The Canadian Food Experience Project: Pickled Carrots

Pickled Carrots
Pickled Carrots
For this round of the Canadian Food Experience Project, I bring you none other than pickled carrots! I must say, I was really looking forward to the October challenge; Preserving: Our Canadian Food Tradition. It forced me to finally get some pickling done, something I had neglected to do earlier in the harvest season. Luckily there were still some local baby carrots to be found at the grocery store on September 28. I know, I know, I left it a little late. But better late than never, right?
This was my second year participating in the art (yes, it’s definitely an art) of pickling/canning/preserving. I make a lot of quick-pickles throughout the year but it always feels special to crack open a jar of homemade pickles, especially come the holidays. Last year, I did mostly pickle pickles (with cucumbers, you know?) with a couple jars of pickled carrots thrown in there as well. To tell you the truth, I actually much preferred the pickled carrots, so this year, that’s all I made. I think it has to do with the fact that if you don’t pickle your own carrots, it’s hard to go out and buy them, whereas with pickles they are a staple in any grocery store and are thus less “exotic”. Or maybe it’s a reflection of the fact that generally, I prefer carrots over cucumbers. Anyways, I’ll try not to psychoanalyze things too much!
I can’t wait until Thanksgiving to taste the first jar!
Pickled Carrots
Pickled Carrots
Pickled Carrots
Pickled Carrots
Pickled Carrots

Pickled Carrots

Ingredients

5 pounds baby carrots
5 cups water
5 cups white vinegar
heaping 1/2 cup Kosher or pickling salt
5 bay leaves
5 cloves garlic
5 tsp. each black peppercorns and coriander seeds

Instructions

Sterilize 5 jars and 5 lids either in a dishwasher with a sterilization setting or simply by submerging them in boiling water for a couple of minutes. Keep in mind that you will need to have a large pot of boiling water ready to seal the jars once they are filled with carrots and pickling liquid.

Meanwhile, bring the vinegar, water and salt to a boil. Turn it down to a simmer and set it aside until you are ready to fill the jars. Then take each sterilized jar and pack it with 1 bay leaf, 1 clove of garlic, 1 tsp. black peppercorns, 1 tsp. coriander seeds and 1 pound of baby carrots. Squish the carrots in there so that they are nice and tight. Pour about 2 cups of pickling liquid into each jar. The carrots should be fully submerged. Put on your sterilized lids and tighten them until you feel resistance. No need to keep cranking them past this point, you want a little bit of room for the air to escape in order to allow the jars to seal. Once the lids are on, boil the jars for 15 minutes. With 5 jars I had to do this in 2 batches. Remove the jars from the boiling water however is most comfortable for you (AKA in whatever way you can without burning yourself – I tend to use a combo of tongs and a dish towel). I think you can actually go out and buy jar-lifter thingies but who really needs those right? We all know how to be resourceful in the kitchen!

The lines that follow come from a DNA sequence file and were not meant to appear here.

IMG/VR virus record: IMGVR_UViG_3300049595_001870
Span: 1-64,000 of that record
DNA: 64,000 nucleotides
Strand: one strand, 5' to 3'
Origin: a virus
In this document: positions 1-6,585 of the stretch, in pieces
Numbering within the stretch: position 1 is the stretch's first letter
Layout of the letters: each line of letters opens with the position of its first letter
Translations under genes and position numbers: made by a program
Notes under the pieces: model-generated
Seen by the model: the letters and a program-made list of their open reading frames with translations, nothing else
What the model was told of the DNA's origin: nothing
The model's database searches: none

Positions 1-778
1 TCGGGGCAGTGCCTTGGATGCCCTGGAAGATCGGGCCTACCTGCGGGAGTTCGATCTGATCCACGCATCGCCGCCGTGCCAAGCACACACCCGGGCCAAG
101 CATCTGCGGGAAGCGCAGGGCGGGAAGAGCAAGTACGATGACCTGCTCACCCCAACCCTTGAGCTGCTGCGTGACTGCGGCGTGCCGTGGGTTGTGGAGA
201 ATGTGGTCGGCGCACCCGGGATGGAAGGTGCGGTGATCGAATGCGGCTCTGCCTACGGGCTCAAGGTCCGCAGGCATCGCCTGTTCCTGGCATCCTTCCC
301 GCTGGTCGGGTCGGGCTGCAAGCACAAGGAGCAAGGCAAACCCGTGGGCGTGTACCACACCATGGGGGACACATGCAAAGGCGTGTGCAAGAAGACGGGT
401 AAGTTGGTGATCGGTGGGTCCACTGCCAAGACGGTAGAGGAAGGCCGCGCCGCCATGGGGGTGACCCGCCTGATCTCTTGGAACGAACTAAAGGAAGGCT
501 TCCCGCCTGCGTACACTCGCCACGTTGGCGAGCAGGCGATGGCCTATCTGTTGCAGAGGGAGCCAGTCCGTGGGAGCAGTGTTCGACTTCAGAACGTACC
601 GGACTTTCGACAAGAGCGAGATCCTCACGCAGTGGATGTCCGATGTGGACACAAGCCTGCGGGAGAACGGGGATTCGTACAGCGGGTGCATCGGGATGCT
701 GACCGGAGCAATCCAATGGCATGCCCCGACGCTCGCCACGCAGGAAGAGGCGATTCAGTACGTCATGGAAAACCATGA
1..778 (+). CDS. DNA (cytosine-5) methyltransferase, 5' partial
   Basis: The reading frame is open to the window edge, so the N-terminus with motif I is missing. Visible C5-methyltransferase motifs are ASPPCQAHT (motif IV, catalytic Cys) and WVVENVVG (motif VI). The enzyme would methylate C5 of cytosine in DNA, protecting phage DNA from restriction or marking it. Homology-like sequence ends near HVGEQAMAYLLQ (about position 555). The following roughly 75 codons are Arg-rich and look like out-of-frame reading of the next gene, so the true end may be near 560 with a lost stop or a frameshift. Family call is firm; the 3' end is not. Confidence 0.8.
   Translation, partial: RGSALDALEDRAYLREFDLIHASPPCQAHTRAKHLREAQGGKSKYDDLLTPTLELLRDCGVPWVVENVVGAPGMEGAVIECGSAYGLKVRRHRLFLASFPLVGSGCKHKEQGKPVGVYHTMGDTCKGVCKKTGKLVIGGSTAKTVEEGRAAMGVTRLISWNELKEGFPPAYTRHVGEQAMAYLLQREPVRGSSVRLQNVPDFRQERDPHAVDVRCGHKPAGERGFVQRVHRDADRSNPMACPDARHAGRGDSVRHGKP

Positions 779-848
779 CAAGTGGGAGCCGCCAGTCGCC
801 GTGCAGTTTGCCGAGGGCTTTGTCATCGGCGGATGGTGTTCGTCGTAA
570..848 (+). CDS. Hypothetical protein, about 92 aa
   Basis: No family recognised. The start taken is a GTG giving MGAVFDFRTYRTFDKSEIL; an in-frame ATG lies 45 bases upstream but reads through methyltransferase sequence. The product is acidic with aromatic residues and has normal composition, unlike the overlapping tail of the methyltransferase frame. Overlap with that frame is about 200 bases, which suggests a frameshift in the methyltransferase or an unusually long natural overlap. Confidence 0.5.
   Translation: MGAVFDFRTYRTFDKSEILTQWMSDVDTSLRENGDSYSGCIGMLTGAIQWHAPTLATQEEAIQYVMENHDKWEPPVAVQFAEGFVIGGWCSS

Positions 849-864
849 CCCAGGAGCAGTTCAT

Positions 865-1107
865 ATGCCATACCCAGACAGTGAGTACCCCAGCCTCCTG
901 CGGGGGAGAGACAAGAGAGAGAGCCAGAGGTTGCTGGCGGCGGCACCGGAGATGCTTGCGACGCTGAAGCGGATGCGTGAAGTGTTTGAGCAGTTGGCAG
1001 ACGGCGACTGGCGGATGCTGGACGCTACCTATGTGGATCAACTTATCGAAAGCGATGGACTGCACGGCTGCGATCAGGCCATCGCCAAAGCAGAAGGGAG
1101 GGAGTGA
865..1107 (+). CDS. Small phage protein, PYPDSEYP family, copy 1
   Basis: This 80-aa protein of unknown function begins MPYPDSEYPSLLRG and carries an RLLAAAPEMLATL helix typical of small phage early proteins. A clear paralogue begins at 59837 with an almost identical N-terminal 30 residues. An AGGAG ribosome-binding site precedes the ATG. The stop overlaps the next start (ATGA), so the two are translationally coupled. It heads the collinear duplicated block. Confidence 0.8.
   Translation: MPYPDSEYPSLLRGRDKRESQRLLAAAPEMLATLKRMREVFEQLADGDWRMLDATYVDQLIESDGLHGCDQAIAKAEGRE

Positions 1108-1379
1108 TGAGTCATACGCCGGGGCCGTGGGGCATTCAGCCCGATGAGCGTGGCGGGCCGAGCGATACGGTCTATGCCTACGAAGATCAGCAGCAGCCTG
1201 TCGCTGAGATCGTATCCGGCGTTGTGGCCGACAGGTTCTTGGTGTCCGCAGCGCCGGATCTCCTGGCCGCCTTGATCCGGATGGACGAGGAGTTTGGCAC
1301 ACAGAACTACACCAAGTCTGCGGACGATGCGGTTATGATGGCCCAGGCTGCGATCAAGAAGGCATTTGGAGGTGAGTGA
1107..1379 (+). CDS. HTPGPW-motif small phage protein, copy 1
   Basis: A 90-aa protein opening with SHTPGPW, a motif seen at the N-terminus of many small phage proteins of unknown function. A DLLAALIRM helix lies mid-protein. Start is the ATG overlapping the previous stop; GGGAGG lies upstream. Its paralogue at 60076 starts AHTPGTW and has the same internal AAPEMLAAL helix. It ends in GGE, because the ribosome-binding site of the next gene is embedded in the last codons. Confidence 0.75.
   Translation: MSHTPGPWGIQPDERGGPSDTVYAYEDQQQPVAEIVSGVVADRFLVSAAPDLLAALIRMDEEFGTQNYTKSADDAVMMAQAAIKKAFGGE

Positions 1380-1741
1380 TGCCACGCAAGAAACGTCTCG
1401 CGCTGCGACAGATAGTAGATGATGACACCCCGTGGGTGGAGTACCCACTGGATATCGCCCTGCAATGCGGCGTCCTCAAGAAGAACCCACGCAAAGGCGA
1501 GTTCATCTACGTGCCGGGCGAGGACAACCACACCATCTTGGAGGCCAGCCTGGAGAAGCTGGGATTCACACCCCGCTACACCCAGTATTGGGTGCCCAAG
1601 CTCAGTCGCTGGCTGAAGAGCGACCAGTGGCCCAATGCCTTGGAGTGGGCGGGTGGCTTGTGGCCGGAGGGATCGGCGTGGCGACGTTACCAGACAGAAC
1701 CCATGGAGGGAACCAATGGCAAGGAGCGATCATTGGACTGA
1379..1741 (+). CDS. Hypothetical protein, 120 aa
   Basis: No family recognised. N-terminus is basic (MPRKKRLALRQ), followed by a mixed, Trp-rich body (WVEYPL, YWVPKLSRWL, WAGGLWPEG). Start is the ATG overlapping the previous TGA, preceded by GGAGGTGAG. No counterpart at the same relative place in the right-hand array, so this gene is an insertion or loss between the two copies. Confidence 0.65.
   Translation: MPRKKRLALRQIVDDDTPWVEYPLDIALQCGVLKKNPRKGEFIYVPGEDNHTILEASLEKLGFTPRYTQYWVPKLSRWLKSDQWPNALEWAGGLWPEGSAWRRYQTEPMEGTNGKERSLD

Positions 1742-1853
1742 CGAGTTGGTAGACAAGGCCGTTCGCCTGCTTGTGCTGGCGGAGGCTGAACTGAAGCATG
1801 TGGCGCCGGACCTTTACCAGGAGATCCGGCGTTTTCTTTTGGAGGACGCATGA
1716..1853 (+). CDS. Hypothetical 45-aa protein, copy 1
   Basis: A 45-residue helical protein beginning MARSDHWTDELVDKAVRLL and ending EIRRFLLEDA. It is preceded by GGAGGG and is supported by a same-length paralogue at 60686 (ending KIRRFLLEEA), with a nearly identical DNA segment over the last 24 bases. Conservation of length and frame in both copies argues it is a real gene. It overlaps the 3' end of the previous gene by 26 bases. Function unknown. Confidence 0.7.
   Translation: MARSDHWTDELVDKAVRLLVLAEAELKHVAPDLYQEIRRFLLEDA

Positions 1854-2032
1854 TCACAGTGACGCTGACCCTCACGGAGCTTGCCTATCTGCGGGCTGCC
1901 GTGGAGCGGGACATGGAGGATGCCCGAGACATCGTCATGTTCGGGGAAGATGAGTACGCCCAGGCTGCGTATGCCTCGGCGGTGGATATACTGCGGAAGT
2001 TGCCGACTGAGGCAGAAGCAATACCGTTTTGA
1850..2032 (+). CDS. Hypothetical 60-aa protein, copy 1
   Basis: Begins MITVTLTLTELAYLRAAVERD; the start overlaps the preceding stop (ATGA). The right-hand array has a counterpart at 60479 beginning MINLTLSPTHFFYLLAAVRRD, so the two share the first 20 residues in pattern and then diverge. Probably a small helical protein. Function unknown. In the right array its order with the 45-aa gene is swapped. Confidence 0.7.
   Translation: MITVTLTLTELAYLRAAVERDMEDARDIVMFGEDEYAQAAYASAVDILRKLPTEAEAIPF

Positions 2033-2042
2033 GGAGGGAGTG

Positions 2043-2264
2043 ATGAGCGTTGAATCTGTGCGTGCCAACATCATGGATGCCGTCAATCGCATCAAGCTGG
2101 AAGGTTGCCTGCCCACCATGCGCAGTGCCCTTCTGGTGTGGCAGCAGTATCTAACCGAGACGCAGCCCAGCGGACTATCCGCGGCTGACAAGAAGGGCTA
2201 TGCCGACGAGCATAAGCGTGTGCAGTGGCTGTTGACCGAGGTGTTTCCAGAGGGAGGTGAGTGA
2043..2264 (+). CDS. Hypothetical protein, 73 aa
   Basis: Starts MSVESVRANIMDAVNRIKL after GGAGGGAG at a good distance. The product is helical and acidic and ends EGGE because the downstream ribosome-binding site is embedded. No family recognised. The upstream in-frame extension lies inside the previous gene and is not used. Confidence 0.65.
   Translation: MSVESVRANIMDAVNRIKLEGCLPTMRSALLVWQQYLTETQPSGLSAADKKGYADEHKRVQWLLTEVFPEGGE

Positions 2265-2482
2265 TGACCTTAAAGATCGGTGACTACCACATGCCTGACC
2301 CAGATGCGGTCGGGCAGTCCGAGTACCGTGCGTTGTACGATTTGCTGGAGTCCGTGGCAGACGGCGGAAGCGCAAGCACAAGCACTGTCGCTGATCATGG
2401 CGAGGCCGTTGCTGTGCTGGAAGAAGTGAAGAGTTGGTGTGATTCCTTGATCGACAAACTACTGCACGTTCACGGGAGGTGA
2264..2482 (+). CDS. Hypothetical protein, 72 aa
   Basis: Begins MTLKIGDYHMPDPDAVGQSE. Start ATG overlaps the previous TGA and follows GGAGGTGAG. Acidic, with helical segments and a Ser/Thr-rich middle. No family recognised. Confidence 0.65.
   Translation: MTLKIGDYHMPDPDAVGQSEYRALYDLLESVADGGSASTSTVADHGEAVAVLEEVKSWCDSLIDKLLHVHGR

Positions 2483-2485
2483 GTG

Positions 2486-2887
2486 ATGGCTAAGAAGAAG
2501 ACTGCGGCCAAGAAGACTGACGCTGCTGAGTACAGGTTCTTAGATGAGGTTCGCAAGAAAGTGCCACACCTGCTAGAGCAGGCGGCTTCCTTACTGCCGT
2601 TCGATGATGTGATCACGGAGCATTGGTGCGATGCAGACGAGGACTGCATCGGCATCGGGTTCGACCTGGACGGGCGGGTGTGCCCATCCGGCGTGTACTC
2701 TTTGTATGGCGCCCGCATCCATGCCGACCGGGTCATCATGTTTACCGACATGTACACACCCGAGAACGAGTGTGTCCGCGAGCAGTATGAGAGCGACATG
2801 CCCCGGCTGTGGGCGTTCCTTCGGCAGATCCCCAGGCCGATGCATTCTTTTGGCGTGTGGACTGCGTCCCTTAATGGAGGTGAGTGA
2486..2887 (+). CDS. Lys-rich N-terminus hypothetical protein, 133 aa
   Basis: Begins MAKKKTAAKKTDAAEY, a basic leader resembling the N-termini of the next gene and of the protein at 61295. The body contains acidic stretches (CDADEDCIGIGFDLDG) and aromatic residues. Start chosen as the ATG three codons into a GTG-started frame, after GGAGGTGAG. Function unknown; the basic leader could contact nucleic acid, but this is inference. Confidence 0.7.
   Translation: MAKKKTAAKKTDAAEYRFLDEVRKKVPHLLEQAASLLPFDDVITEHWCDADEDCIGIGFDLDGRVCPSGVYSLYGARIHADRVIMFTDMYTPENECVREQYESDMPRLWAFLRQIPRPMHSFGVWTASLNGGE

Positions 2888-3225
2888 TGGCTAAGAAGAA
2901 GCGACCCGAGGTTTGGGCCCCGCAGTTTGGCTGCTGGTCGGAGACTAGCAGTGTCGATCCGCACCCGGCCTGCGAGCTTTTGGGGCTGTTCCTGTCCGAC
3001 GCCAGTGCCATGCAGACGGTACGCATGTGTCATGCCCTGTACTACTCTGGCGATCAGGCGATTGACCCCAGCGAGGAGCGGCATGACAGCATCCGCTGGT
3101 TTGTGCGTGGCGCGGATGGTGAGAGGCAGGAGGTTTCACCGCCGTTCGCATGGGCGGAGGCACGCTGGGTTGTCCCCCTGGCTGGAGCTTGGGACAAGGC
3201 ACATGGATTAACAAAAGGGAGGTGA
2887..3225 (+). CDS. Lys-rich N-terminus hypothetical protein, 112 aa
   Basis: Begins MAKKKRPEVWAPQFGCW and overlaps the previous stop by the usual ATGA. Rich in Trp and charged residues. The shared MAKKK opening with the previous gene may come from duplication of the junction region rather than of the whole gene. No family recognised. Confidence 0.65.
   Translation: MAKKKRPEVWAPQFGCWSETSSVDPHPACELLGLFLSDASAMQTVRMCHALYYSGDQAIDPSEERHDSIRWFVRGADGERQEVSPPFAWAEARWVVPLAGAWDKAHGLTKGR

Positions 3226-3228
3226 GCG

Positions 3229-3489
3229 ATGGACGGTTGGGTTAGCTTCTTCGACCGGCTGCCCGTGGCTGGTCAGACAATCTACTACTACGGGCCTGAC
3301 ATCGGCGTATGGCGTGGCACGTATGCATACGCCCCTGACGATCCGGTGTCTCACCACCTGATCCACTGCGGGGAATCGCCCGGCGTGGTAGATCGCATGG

Allow the jars to cool to room temperature before you pack them away in your basement and say bye bye for a while. If you notice that they haven’t sealed within the first few minutes, flip them upside down and forget about them for awhile. I find that usually does the trick! For maximum pickle-y-ness, wait at least a couple of weeks until you crack open a jar and taste your efforts.

7 thoughts on “The Canadian Food Experience Project: Pickled Carrots

  • October 7, 2013 at 2:38 am
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    Ah! So your picked carrots are not dilled. Mine are. Love dill with carrots. There is a booth at The Old Strathcona Farmer’s Market in Edmonton that has the best recipe for pickled carrots, ever. Hers are with dill, and sweet and sour and hot. Love that combination and wish I could find that recipe. Love mine, but I am the only one that does. Pity! Yours look yummy, too. Like you, I find homemade pickles really dress up a holiday table and cut the richness.
    🙂
    Valerie

    Reply
    • October 7, 2013 at 2:50 am
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      To be totally honest, I would have made them with dill but I opted not to buy any at the grocery store because it always ends up stinking up my fridge! And yes, they are a must at any holiday table!

      Reply
  • October 7, 2013 at 11:42 am
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    I used to do so much canning but as years have gone by I get more and more selective. I know I would appreciate a jar of these carrots.

    Reply
    • October 8, 2013 at 4:37 pm
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      It’s not difficult but it is definitely time consuming. I only made carrots this year but I would have loved to do more.

      Reply
  • October 10, 2013 at 10:59 pm
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    yes, I love pickled carrots so much more than cucumbers! Not sure why I haven’t bothered to put some up for such a long time…
    When my daughter was just over a year she made the jump from breast feeding to solid food. She hated baby food! And most of the vegetables she would eat were pickles…so I pickled everything! Asparagus, beans, carrots..she was so fussy!
    I wonder if I can still find some nice baby carrots somewhere?

    Reply
    • October 10, 2013 at 11:33 pm
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      Co-op still has the hutterite ones, or at least I know that the Crowfoot location does!

      Reply
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